1. General Motors buries the Chrysler Airflow
Introduced in 1934, The Chrysler Airflow was one of the most aerodynamic and advanced cars ever built, and it posed a major threat to the automotive status quo. Its radical streamlined design made it stand out from anything else on the road — and General Motors was furious that the smaller Chrysler had built a more advanced car than it could.
It retaliated by buying advertisements in the Saturday Evening Post claiming that the radical Chrysler was plagiarized from a top-secret GM design (which never surfaced) and presented a danger on the roads.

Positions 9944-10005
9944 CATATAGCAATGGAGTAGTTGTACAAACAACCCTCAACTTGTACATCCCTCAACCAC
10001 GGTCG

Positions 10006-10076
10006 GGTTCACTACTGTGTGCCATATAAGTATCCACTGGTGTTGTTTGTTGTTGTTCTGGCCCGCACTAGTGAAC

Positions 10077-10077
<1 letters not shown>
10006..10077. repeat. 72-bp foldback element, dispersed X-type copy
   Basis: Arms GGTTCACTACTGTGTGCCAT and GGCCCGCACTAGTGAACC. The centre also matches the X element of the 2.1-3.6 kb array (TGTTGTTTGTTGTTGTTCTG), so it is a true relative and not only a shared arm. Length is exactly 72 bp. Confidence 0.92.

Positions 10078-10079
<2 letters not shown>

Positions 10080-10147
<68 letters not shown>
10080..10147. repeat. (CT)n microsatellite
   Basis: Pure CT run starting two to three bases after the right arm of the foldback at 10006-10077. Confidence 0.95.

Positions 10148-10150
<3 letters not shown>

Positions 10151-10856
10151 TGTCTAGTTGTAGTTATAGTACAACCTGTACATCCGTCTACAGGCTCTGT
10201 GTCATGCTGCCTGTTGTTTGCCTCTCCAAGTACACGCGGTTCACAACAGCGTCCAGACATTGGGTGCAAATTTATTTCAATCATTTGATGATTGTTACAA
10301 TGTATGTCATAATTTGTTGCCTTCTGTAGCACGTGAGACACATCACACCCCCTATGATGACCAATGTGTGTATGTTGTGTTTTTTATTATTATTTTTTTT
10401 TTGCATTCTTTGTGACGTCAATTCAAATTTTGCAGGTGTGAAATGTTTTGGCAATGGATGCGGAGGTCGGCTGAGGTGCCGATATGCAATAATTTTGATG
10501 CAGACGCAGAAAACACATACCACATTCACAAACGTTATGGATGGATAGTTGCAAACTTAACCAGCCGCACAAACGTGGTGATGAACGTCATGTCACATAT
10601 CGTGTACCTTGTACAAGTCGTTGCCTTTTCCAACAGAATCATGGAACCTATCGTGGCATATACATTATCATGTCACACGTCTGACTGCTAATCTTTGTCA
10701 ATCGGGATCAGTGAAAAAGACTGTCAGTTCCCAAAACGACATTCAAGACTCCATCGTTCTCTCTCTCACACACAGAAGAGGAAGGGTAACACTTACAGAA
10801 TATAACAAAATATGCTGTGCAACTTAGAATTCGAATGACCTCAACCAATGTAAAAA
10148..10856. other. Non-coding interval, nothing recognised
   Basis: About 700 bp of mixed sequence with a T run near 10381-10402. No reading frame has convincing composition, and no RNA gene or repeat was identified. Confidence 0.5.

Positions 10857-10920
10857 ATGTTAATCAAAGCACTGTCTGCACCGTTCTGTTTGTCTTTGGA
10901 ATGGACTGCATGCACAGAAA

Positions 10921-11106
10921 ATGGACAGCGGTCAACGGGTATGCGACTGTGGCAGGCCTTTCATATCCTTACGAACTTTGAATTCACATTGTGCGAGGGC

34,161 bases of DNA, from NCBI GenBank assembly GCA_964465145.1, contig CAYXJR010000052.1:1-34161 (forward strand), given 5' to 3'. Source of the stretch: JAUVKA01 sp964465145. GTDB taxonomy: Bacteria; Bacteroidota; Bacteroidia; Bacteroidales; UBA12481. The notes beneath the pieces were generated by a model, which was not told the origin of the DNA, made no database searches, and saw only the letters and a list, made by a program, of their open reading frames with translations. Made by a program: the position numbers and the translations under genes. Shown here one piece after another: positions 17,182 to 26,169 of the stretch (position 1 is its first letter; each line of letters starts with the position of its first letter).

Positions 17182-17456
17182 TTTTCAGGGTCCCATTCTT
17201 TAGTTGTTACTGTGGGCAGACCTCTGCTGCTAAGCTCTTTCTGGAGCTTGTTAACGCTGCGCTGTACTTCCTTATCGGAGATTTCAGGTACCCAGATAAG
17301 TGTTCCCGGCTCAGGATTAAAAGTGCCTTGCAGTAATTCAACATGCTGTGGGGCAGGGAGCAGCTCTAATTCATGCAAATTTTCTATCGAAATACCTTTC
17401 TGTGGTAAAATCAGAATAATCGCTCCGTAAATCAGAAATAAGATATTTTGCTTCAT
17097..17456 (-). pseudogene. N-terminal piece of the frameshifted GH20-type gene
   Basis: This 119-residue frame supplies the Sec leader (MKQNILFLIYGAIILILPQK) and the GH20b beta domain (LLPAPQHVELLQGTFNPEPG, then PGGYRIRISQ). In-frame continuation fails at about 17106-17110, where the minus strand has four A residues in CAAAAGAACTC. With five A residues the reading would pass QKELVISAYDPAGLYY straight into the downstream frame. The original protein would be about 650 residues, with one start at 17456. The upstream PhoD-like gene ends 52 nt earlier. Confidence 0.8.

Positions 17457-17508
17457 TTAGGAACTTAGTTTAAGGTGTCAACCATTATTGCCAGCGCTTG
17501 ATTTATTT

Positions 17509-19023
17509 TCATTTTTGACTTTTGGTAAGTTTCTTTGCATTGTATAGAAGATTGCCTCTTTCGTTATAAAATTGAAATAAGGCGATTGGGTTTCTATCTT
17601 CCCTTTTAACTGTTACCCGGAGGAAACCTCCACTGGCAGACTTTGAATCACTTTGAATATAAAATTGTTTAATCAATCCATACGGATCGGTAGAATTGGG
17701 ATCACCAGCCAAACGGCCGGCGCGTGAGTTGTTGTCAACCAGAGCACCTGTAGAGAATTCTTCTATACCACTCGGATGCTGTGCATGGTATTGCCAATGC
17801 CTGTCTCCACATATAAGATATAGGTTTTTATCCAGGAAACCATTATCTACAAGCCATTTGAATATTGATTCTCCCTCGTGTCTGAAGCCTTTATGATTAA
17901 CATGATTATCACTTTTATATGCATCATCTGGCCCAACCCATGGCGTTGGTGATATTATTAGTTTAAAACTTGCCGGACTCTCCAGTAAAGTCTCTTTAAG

Chrysler responded by releasing an amazing newsreel showing the Airflow’s advanced suspension (by shooting out a tire at high speed), its use of safety glass (by having a pitcher throw a fastball at it without shattering), rolling it over (and driving away), and finally, driving it off a 110-foot cliff, then driving it away without so much as a shattered window.
The Airflow’s uni-body construction (a method still used today) was all steel at a time when most cars still used wood in their construction, and it offered almost modern safety at a time when even low-speed accidents were life-threatening. Astonishingly, GM’s smear campaign was successful: It faced no repercussions for its actions, and the ground-breaking Airflow was discontinued in 1937.